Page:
Technologist thinks we are free. Maybe he is, but most people are zombies. They are asleep in their cocoon pods. The media keeps them dumber than puppies. They eat brand name genetically modified nutrition free food, the human equivalent of a cheap pet diet, complete with massive runny stools. They are kept sexually confused and convinced throwing money at something will cure it. They run on almost pure emotion and think reason is gay and French. The idea of "sacrifice" is for poor rural types who have always fought our wars and fed us.

The country was 1,000 times better when there were more practices designed to enhance democracy. Education is essential to intelligent choices being made in the voting booth. Most people have no idea how this country started (watch "1776" on YouTube), let alone how sacred their act of voting is. The other essential to Liberty institution now lost is journalism. Corporate governance of megacorporations requires news be ratings-driven. News should tell you what you need to know, not what you want to hear. Without the mental capacity to digest virtually non-existent news the "citizen" is rightfully deemed a "consumer".

We are indeed in the midst of an Idiocracy even more sinister than the movie. This is because corporations like us malleable. They are like the Cylons. Not good.


technologist: Posted: February 12, 2014 9:02 a.m.

Indy: Did you discover this article and determine it was about you?

http://www.theonion.com/articles/new-report-confirms-you-are-most-interesting-most,34857/


Indy: Posted: February 12, 2014 12:18 p.m.

technologist wrote: "That’s one of the reasons why it appears I know all the answers…" - Indy

Really, your narcissism is a bit much considering how you're on the receiving end of logic and data spankings on a regular basis.

Indy: I think the kicker is that posters like you that like to cite sources without reading or discussing them here find it difficult to believe others unlike you can nevertheless think beyond ideology.

I think that’s the real hurdle here . . .

technologist wrote: Didn't your parents teach you it's far better to receive personal compliments from others then make them yourself?

Indy: LOL – again, when you can’t defend your positions, you go off into outer space with nonsense like this . . . I’ll go back to your posts here where you constantly ‘pat yourself on the back’!

But I see you’ve got the word risible back in you posts!


technologist: Posted: February 12, 2014 1:22 p.m.

"Indy: I think the kicker is that posters like you that like to cite sources without reading or discussing them here find it difficult to believe others unlike you can nevertheless think beyond ideology." - Indy

Heh. You better check your WaPo Texas case cite in the voting ID column thread. You've been spanked again because you stopped your research at the point your ideology was affirmed.


ricketzz: Posted: February 13, 2014 7:12 a.m.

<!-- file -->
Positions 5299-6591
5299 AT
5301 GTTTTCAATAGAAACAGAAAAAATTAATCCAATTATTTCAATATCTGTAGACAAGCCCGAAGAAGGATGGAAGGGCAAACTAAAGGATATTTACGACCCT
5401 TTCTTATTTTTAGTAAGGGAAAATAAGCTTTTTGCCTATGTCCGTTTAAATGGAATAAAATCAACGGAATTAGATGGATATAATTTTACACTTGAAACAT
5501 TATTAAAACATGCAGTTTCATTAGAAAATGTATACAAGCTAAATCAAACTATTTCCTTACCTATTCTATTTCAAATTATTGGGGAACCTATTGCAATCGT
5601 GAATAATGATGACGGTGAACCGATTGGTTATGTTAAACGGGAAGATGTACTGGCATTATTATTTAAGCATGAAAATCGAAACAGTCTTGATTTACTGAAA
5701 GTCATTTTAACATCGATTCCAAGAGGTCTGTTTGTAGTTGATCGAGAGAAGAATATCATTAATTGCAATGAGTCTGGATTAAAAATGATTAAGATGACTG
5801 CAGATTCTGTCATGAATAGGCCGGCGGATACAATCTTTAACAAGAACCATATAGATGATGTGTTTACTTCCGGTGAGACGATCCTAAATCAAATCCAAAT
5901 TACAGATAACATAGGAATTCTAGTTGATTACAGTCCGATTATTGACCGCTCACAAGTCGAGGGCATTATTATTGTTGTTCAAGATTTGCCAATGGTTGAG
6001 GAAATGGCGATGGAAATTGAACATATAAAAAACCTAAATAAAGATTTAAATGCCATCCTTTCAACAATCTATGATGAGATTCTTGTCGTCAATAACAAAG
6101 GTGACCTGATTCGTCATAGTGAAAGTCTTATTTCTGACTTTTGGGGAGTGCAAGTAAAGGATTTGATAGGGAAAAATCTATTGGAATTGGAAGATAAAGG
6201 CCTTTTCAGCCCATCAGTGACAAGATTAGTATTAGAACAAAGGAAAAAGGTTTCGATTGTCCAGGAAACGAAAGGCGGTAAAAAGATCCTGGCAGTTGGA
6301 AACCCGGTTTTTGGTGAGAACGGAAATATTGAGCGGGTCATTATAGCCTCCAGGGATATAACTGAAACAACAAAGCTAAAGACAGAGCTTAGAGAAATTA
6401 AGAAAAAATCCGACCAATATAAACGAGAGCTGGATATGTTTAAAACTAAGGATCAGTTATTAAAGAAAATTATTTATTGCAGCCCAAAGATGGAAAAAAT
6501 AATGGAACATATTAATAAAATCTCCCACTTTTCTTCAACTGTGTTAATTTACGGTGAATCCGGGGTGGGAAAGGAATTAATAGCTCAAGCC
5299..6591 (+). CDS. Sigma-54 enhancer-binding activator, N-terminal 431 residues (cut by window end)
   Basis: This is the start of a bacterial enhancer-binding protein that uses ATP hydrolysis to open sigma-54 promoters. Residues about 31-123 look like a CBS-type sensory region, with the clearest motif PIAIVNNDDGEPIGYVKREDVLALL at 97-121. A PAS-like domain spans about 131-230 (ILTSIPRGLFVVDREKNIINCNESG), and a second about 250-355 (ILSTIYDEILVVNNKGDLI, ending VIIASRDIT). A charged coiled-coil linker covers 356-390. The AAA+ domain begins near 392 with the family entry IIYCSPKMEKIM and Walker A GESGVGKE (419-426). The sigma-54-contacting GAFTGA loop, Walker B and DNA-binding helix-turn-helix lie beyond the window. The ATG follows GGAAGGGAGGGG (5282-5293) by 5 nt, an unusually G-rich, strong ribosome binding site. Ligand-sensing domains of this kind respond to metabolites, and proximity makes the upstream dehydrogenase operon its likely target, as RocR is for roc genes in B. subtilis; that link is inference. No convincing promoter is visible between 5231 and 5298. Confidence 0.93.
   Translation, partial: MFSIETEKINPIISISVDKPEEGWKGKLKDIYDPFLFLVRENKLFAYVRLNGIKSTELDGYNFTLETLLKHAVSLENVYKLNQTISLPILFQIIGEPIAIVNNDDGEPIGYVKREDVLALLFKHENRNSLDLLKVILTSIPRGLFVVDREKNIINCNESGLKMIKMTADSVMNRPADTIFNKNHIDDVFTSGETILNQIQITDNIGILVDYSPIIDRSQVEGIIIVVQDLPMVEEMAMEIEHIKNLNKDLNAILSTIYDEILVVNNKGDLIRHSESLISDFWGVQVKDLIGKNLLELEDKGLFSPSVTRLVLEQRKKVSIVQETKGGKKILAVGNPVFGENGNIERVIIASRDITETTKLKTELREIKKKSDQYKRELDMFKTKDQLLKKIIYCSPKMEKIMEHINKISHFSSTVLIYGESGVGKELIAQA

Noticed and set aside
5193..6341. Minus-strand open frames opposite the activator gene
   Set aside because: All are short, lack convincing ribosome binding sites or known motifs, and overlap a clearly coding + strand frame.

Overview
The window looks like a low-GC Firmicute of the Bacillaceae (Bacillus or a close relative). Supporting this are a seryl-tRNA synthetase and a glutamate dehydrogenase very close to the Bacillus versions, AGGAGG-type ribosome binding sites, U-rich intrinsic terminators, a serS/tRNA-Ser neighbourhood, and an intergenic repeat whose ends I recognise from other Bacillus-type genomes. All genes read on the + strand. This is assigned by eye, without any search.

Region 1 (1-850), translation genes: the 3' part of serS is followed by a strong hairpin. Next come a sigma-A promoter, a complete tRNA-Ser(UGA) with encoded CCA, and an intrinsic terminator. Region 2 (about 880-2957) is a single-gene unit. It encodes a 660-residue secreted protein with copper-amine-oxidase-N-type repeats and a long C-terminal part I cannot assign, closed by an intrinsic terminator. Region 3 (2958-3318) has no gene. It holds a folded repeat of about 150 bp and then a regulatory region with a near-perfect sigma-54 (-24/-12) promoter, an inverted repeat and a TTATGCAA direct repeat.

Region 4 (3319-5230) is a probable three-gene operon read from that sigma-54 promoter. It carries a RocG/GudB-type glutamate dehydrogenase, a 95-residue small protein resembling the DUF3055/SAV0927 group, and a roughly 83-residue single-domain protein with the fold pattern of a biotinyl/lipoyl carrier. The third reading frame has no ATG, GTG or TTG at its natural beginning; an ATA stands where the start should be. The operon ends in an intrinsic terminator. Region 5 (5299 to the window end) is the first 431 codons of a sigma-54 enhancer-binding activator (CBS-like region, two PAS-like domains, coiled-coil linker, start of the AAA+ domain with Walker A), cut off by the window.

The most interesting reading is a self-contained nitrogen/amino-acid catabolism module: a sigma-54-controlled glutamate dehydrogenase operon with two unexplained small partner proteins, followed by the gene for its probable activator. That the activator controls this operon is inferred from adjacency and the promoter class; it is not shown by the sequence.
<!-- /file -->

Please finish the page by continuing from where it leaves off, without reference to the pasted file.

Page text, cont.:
Texas has gone too far. They will swing blue very soon. In spite of efforts to keep poor people from voting.


technologist: Posted: February 13, 2014 1:23 p.m.

"Texas has gone too far. They will swing blue very soon. In spite of efforts to keep poor people from voting." - ricketzz providing the perspective from California

Will Blue Texans have any votes outside of Austin? Let's use the gubernatorial election as a litmus test.

Hope, as they say, springs eternal.


ricketzz: Posted: February 14, 2014 7:29 a.m.

Houston is Blue. San Antonio is Blue. Austin you mentioned. Lots of inner city Dallas is Blue,(plus, they moved very poor people to the suburbs) so the Red gets diluted there. The Rio Grande Valley is Blue. Parts of El Paso are Blue.

The Governors office was Blue when I left Houston, no reason it can't be Blue again. The GOP isn't doing itself any favors by bad-mouthing Latinos, not in Texas (built by Blacks and Latinos; "you didn't build that, you hired someone.")


technologist: Posted: February 14, 2014 2:48 p.m.

"The Governors office was Blue when I left Houston, no reason it can't be Blue again."

Really? Two words: Wendy Davis. Texas hasn't had a Democratic Governor in 20 years and Ms. Davis is no Ann Richards.


ricketzz: Posted: February 20, 2014 6:03 a.m.

Texans eventually tire of being seen as racists and hicks; Greg Abbott is a disaster. He makes Rick Perry downright erudite by comparison. Great move kicking off the campaign with a confessed draft dodger and child molester; a man who used a Hitler quote to describe our (and his) President. Perhaps Abbott is trying to out gross Perry. Cowboy bravado vs more uninsured poor people than any other state, #49 in education, #1 in Superfund Cleanup sites (not quite, but close).

The OFA shock troops are going to turn Texas purple in 2014, blue in 2016. They are arriving now. They will register people and follow through until the votes are cast. They are relentless.


CaptGene: Posted: February 20, 2014 7:44 p.m.

Tech, I agree, Davis is a fraud. Richards had substance, Davis had a Sugar Daddy. ricketzz fantasy about a blue Texas is wishful thinking on steroids.


technologist: Posted: February 21, 2014 10:43 p.m.

"The OFA shock troops…"

During World War II the Red Army of the Soviet Union deployed five Shock armies. Many of the units which spearheaded the Soviet offensives on the Eastern Front from the Battle of Stalingrad to the Battle of Berlin were Shock Armies.